What to expect
You and your adviser will likely fill out a new account application and “know your client” form. You should also discuss:
- your goals, so your adviser understands what you want your money to do for you and when,
- what you expect to earn on your investments,
- how much risk you’re willing to take,
- how you’ll work together, including how often you’ll meet,
- what fees you’ll pay, and
- next steps.
“Know your client” information
Your adviser is required by securities law to know your financial situation, investment objectives, knowledge, experience and risk tolerance. Your adviser will have you fill out a new account application form and possibly a separate “know your client” form.
These forms cover:
- why you’re saving or investing (e.g., for retirement, education savings or other reasons),
- what you own, what you owe and the income you earn,
- your comfort level with risk,
- what kinds of savings or investments you’ll need, and
- how much you know about investing and your investment experience.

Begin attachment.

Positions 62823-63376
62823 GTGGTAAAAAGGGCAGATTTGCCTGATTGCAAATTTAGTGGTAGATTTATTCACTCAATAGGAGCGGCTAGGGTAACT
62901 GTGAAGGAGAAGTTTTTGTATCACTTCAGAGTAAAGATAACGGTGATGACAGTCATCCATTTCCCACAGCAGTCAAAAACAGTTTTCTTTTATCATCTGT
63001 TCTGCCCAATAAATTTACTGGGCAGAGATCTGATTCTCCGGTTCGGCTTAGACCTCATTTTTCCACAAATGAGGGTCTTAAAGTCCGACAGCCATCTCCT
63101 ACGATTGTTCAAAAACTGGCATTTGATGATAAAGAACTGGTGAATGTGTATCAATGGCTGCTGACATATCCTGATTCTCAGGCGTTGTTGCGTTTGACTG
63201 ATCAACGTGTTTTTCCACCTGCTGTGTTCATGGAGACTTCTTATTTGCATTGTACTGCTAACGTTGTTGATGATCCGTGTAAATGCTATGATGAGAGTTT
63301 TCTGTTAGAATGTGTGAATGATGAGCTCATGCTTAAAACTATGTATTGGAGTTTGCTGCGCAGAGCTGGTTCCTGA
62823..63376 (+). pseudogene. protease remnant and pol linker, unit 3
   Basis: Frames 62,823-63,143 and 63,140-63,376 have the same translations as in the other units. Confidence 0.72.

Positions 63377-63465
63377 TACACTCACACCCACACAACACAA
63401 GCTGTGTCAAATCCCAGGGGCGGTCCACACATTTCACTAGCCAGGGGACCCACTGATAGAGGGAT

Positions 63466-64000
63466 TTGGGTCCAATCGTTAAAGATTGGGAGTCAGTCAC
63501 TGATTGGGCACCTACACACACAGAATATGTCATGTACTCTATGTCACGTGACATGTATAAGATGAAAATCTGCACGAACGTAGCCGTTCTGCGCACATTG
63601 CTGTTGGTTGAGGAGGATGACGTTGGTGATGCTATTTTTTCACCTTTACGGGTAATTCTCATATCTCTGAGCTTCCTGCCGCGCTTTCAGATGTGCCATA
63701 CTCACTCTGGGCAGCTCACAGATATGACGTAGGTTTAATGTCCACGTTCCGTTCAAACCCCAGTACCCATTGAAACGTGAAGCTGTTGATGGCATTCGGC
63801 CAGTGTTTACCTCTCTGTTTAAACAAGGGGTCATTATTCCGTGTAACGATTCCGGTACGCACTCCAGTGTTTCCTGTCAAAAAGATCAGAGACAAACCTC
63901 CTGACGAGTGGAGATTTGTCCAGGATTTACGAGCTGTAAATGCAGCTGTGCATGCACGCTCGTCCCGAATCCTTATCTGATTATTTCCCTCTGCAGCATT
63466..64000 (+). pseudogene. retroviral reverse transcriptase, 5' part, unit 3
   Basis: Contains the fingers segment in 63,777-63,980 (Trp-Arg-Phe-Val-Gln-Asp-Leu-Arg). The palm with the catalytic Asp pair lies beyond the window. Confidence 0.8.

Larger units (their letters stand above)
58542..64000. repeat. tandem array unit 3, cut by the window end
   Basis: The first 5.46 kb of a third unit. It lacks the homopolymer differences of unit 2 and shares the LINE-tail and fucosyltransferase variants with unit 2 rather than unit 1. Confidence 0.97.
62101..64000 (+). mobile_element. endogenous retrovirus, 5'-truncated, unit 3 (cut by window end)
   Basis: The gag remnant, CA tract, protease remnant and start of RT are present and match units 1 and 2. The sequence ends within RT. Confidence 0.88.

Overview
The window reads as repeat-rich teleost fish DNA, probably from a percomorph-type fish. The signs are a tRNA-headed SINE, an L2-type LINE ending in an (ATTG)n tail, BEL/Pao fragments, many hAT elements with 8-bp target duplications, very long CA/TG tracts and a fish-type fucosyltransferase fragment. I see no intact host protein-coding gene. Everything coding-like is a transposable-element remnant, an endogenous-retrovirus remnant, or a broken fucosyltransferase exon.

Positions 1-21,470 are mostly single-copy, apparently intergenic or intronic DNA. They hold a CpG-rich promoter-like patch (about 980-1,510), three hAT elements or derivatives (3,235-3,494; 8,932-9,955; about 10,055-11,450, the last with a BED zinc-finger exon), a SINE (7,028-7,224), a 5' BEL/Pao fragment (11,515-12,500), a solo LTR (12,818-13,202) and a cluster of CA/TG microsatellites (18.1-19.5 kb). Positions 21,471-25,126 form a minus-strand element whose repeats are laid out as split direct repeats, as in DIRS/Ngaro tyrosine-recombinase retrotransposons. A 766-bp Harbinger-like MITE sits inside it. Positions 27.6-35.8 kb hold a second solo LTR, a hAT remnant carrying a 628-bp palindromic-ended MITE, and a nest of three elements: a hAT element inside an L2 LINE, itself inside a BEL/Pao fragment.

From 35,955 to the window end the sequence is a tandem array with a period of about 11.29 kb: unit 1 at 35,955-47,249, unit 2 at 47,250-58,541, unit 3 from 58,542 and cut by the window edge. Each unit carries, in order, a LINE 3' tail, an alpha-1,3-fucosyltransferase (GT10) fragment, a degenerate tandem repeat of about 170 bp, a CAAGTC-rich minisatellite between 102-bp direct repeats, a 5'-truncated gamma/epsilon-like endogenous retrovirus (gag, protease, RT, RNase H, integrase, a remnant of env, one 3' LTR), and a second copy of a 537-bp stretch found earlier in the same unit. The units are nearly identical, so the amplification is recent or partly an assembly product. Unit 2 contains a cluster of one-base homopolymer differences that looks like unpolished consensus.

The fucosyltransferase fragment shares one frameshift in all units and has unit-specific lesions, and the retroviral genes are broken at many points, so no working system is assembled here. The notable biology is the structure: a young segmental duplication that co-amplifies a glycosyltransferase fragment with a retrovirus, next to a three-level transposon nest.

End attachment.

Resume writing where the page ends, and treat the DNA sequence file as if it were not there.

Investment policy statement
You and your adviser should also create an investment policy statement, which outlines the rules you want your adviser to follow for your portfolio. An investment policy statement should:
- specify your investment goals and objectives,
- describe the strategies that will help you meet your objectives,
- describe your return expectations and time horizon,
- include detailed information about how much risk you’re willing to take,
- include guidelines on the types of investments that make up your portfolio, and how accessible your money needs to be, and
- specify how your portfolio will be monitored, and when or why it should be rebalanced.
To learn more about asset mix and when to rebalance, watch this video.
Content in this section is provided in partnership with Investor Education Fund, a non-profit organization founded and supported by the Ontario Securities Commission that provides unbiased and independent financial tools to help Canadians make better money decisions. To find out more, go to: GetSmarterAboutMoney.ca
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